Overall, it is concluded that guarantees provided by the residue control system for aquaculture products in India are, with some exceptions, broadly equivalent to those foreseen by EU legislation. The residue monitoring plan is implemented in accordance with planned arrangements and in line with EU rules and meets minimum requirements laid down in EU legislation (for testing of aquaculture shrimp but not finfish). However a relatively narrow range of substances is tested for and no account is taken of the range of substances actually used in fish and shrimp production in the country. As such, guarantees on the residues status of aquaculture products rely to a large extent on the additional pre-harvest and pre-export testing programmes in place and these mitigate to a certain extent the long-standing deficiencies in official controls on farms, and in particular, an almost total absence of official controls on the use of veterinary medicinal products. Nevertheless, the relatively narrow range of substances tested for in those additional programmes also weakens the reliability of those guarantees. With regard to the follow-up of non-compliant results, some improvements have been noted relative to 2011 (for example progress made on the registration of farms), nevertheless, it remains the case that follow-up at primary producer level to identify the root cause of the non compliance is ‘delegated’ almost fully to export establishments which is not in line with EU requirements.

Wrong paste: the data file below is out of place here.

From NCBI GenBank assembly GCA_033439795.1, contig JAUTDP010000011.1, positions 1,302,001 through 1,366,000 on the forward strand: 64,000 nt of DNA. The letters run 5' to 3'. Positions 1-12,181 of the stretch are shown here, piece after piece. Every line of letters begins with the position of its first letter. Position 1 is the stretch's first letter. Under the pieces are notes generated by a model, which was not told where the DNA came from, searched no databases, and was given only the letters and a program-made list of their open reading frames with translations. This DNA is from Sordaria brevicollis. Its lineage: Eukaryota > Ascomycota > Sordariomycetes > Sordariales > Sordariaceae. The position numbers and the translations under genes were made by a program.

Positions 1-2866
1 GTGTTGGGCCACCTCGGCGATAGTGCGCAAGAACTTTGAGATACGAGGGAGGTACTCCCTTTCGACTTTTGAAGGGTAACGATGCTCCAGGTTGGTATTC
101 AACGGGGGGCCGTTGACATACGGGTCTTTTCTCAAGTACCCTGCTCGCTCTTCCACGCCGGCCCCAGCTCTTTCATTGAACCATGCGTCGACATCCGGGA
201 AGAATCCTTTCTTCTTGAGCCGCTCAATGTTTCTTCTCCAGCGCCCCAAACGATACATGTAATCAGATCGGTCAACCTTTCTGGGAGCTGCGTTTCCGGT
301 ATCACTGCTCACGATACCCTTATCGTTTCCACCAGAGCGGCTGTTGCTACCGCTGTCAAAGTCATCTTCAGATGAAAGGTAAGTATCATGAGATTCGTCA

Concerning laboratories, improvements in performance have been noted relative to 2011, though certain deficiencies in quality control and ensuring the analytical integrity of samples have the potential to undermine the effectiveness of the residue monitoring plan.

With regard to veterinary medicinal products, the system for authorisation of, and controls on veterinary medicinal products is deficient in many respects compared to the EU system. Improvements have been made relative to 2011 (introduction of labelling legislation) however, the many non-compliances identified by the audit team in this respect and overall poor awareness and enforcement of the legislation collectively weaken the effectiveness of the residue control system.